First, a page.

‘Braun’ and brains

‘Braun’ and brains


Spring may not have fully sprung, but at least baseball is back.

The new Major League Baseball season has begun, and features a number of storylines worth following. The sport has finally cracked down on steroids in recent years, and 2014 will include comebacks from several stars who served lengthy bans in 2013 after testing positive for performance-enhancing substances. Chief among these punished players is 2011 NL MVP Ryan Braun. He famously appealed and defeated a positive test result in 2011, only to receive a 65-game ban two years later. Whether Braun, and suspended peers Nelson Cruz and Johnny Peralta, can return to peak form will evidence the extent to which steroids had aided these top-level players.

Another disgraced player who will help define 2014 is New York Yankee Alex Rodriguez. The third baseman is slated to miss the entire season due to a steroids suspension. So why is he still relevant? For starters, his whopping 162-game ban is unprecedented in baseball, and threatens to derail his career. Unsurprisingly, ARod and his bullpen of lawyers bitterly opposed the penalty for months, before dropping the lawsuit in February. Perhaps they could see the writing on the wall: that this was as much about scapegoating as punishment. In trying to move on from its steroids-tarnished past, baseball is resolved to make an example of Arod in the present.

The severity of his suspension (and those of others) seems to have communicated the new no-tolerance message regarding PEDs. In a recent poll, MLB players estimated that only 9.4 percent of the sport still took performance-enhancing drugs. That is a far cry from the height of the steroids era — the late 90s and early 00s — when batting statistics swelled across the league to historic levels amidst allegedly rampant abuse of illegal substances. It’s no coincidence that power numbers have trended downward for some time now. At last, MLB has largely thwarted the cheaters in its ranks, a welcome victory that 2014 should continue to exemplify.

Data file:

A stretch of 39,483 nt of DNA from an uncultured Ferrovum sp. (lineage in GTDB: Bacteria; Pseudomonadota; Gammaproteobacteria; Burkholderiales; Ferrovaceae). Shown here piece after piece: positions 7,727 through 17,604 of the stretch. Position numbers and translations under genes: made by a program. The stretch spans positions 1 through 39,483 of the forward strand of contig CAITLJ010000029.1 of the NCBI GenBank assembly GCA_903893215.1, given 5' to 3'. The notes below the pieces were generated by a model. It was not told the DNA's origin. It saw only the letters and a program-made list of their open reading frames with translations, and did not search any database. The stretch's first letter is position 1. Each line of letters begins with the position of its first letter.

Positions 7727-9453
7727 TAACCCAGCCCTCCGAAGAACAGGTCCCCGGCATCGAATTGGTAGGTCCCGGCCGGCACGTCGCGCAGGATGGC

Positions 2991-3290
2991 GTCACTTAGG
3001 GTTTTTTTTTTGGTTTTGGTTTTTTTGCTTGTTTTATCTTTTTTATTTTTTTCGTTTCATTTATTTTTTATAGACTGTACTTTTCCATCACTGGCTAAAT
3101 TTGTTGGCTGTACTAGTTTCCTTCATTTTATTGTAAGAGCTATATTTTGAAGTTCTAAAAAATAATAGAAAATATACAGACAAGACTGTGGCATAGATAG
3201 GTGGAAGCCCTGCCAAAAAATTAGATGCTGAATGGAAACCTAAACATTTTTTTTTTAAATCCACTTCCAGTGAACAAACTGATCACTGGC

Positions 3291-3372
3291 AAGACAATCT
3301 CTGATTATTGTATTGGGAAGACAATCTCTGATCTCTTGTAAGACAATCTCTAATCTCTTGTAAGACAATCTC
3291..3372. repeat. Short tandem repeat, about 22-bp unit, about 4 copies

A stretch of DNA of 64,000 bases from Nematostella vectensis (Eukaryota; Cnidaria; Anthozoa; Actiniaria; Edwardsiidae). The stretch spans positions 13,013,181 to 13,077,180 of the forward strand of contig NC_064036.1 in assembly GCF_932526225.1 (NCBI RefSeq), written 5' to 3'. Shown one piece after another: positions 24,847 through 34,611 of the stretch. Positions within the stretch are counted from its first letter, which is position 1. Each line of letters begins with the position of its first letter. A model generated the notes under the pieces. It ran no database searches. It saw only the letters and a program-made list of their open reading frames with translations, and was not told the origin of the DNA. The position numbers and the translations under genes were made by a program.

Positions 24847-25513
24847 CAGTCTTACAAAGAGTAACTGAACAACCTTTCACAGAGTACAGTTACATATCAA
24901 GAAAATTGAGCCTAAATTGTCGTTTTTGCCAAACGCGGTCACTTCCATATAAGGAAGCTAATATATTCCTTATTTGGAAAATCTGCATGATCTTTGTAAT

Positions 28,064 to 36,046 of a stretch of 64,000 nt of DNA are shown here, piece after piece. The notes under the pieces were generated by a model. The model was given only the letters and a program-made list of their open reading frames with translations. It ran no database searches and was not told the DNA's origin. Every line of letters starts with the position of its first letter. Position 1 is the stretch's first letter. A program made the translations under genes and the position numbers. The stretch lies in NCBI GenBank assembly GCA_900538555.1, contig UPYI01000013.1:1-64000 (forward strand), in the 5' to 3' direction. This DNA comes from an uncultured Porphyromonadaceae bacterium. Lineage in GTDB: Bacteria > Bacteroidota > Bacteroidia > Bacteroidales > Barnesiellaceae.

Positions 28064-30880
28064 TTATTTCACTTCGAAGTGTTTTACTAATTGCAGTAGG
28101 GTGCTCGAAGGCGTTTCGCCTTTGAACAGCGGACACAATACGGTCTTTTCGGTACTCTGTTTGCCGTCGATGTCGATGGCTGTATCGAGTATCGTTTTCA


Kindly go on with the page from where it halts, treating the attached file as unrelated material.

While the ARod case remains a headache for baseball’s most storied franchise, the New York Yankees still begin 2014 with a lot of potential. It was painful to watch arch rival Boston win the 2013 World Series, especially with the Bronx Bombers, ravaged by injuries, missing the playoffs. But New York rebounded in the offseason by spending $470 million on seven quality free agents. The rebuilt roster looked crisp and potent in spring training.

Which should be welcome news for Yankees and Red Sox fans alike. The two most popular baseball teams in Connecticut are best enjoyed when they are relatively even with one another. New York’s turn as an injury ward last year prevented the 100-year-old rivalry from reaching its usual heights of drama and competition. Thankfully, both squads appear mostly healthy and well stocked for 2014. Mix in an elite Tampa Bay roster, plus the solid Baltimore and Toronto teams, and the AL East should come down to the wire.

Despite lingering steroids distractions that hopefully are in their final stages, the new MLB season should be one of suspense and pleasure for all Connecticut baseball fans. Play ball!


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